Before I went to El Salvador, I had wondered how activists, or for that matter anyone, could live in a situation that was so repressive. I quickly realized that the answer was simple—it was what you had to do and you just did it. My grandparents had described how they organized garment industry strikes in the early 1900s. They didn’t do this because they read a book or took a class—this was what you did to survive, to protect yourself and to improve life for yourself and your family.

I was handicapped initially by my almost non-existent Spanish skills, but we were lucky to have many fluent bilingual speakers in our delegation. I had taken six years of French in junior high and high school and could never say anything spontaneously, but I found that I learned a lot in a week in the real world. When the guns are pointed your way, you pay close attention and the words become somehow understandable.

This was a statement that the delegation put in the newspaper in San Salvador (you can see the signatures of Beth and I). Groups would publish statements like this, and the right wing groups would publish death threats against them in the same newspaper.

The delegation’s next stop was Nicaragua. The revolution was in control of the government and the U.S.-backed contras were attacking the population, so again we saw a lot of armed police and soldiers. After El Salvador, Nicaragua was a wonderful place. Despite the sounds of the contra war around us, it seemed safe. This was the first and last time that I have ever been in a place where it felt like the police and the military were there to protect us.

I had the opportunity to sing a rousing song to some Salvadoran refugees in Nicaragua. I also spent a day and went to the city of Esteli where my friend Kris Hammer was building a health clinic with a brigade from Seattle. I found the clinic somehow and worked on the project myself, where I successfully repaired the gas-powered sand sifter without the benefit of tools, parts, or the necessary language to ask for help.

On the return trip to Seattle, I was traveling alone and almost missed the plane because I was waiting in the arrival section instead of the departure section. The first plane went back to San Salvador with a long layover for most of the day. I chose to spend the day at the beach with the bizarre experience of frolicking in the surf while fearing for my life.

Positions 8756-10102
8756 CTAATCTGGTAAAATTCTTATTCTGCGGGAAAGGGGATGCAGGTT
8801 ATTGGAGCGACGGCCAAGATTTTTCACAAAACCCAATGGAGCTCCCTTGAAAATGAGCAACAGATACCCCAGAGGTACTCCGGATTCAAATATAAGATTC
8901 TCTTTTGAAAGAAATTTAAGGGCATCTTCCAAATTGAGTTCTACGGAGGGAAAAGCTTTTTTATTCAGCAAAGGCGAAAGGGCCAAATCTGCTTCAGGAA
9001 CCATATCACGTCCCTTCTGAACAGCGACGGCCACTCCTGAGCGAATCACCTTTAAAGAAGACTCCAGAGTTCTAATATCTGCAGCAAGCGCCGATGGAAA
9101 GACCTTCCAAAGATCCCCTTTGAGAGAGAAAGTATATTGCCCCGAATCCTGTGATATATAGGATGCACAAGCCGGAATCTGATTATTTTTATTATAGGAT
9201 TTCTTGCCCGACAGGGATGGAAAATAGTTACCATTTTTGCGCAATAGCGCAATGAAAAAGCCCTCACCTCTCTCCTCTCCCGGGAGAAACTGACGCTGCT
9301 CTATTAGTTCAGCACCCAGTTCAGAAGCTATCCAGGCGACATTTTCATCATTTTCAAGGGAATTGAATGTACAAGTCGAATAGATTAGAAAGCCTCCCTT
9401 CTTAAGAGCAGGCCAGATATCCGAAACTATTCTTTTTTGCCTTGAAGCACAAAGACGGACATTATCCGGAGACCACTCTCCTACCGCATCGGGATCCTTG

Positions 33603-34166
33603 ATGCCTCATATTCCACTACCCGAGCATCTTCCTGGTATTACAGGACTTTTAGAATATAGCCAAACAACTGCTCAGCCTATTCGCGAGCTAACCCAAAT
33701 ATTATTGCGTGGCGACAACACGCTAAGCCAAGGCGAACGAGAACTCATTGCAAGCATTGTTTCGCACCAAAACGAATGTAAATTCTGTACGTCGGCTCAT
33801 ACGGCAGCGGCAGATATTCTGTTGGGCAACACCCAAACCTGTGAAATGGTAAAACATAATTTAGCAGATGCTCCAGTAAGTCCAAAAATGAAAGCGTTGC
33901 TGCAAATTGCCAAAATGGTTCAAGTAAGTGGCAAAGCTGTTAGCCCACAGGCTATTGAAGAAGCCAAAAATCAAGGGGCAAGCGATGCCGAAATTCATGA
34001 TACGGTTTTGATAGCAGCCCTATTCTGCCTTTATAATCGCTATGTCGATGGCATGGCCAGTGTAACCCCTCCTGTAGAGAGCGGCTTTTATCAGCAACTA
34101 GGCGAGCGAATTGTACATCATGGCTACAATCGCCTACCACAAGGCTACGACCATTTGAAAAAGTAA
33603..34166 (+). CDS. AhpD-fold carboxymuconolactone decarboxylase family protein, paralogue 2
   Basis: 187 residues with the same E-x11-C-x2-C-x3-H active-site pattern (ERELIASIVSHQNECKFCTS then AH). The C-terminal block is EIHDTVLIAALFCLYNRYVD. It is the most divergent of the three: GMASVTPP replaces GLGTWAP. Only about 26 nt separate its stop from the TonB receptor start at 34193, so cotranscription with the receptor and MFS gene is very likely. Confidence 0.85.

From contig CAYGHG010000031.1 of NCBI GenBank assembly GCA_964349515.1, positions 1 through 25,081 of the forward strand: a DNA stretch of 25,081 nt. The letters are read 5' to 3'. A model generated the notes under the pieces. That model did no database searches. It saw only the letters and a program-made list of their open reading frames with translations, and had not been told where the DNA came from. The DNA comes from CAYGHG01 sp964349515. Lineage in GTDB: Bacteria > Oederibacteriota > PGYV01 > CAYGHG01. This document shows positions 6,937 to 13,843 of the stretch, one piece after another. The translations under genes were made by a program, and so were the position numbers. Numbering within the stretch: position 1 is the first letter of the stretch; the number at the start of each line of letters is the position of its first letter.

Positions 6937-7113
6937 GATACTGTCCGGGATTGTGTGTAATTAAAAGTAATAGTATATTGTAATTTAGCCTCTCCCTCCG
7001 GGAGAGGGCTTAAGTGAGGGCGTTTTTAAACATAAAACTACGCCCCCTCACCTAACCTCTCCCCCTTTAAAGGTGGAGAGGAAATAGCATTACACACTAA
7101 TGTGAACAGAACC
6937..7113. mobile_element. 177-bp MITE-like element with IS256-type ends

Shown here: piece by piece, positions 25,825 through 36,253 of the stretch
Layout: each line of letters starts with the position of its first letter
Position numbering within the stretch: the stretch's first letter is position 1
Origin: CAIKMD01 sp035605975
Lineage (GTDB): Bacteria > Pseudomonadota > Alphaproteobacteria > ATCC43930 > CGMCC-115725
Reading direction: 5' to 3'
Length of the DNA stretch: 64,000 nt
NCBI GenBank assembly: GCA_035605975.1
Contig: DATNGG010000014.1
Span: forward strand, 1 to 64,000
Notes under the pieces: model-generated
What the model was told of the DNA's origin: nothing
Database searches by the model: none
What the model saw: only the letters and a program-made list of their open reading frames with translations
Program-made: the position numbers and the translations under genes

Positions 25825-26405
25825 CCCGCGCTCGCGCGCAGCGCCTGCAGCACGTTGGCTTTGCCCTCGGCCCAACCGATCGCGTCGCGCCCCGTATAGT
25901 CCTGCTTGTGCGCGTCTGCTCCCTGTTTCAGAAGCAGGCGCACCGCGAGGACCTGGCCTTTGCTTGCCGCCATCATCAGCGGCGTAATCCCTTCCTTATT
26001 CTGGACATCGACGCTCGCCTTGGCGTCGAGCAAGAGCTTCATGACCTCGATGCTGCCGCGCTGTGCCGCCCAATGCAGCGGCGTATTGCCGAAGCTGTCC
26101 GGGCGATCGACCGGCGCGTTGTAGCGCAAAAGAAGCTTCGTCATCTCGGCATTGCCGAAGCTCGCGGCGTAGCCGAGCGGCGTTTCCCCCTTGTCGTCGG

Back home, SUVs did not really exist yet, but there were the same black Jeep Cherokees around. These still looked like death squad vehicles to me and I found that I was always hyperaware when one passed by.

In 1988, activists in Olympia organized their own construction brigade to create a building for a sewing cooperative in Santo Tomás, Nicaragua. To pay for the building, we raised $30,000 for materials and local labor. At the time there were no ATMs and there was no way to transfer funds into a bank in Nicaragua. Traveler’s checks could not be used, so we needed to send cash with the brigade members.

I was the brigade bookkeeper, so I happily went out the day before the brigade left and stopped by our local savings bank with a request for the bulk of the funds—$20,000 in small bills. Hopefully the teller’s silent alarm was not working, and the police and FBI did not in fact appear, but the teller politely informed me that a savings bank did not actually have $20,000 on the premises (good to know). I went around town and found a larger, multinational bank where my request did not seem to be a problem (what were they doing there with those large sums?)

Now I was carrying around $20,000 in small bills. I have never liked to carry cash in any amount as I am afraid of losing it, and we had not arranged for an armed car or an escort. When I made it home, I felt the need to hide the money overnight in the basement behind a loose brick. The money made it to Nicaragua and the building was on its way. Today, the Thurston-Santo Tomás Sister County Association puts on a yearly plant sale that raises thousands of dollars for scholarships, delegations, and ongoing projects in Santo Tomás, Nicaragua. We all buy plants or make a donation, but I always think of that $20,000 in small bills hiding behind the loose brick.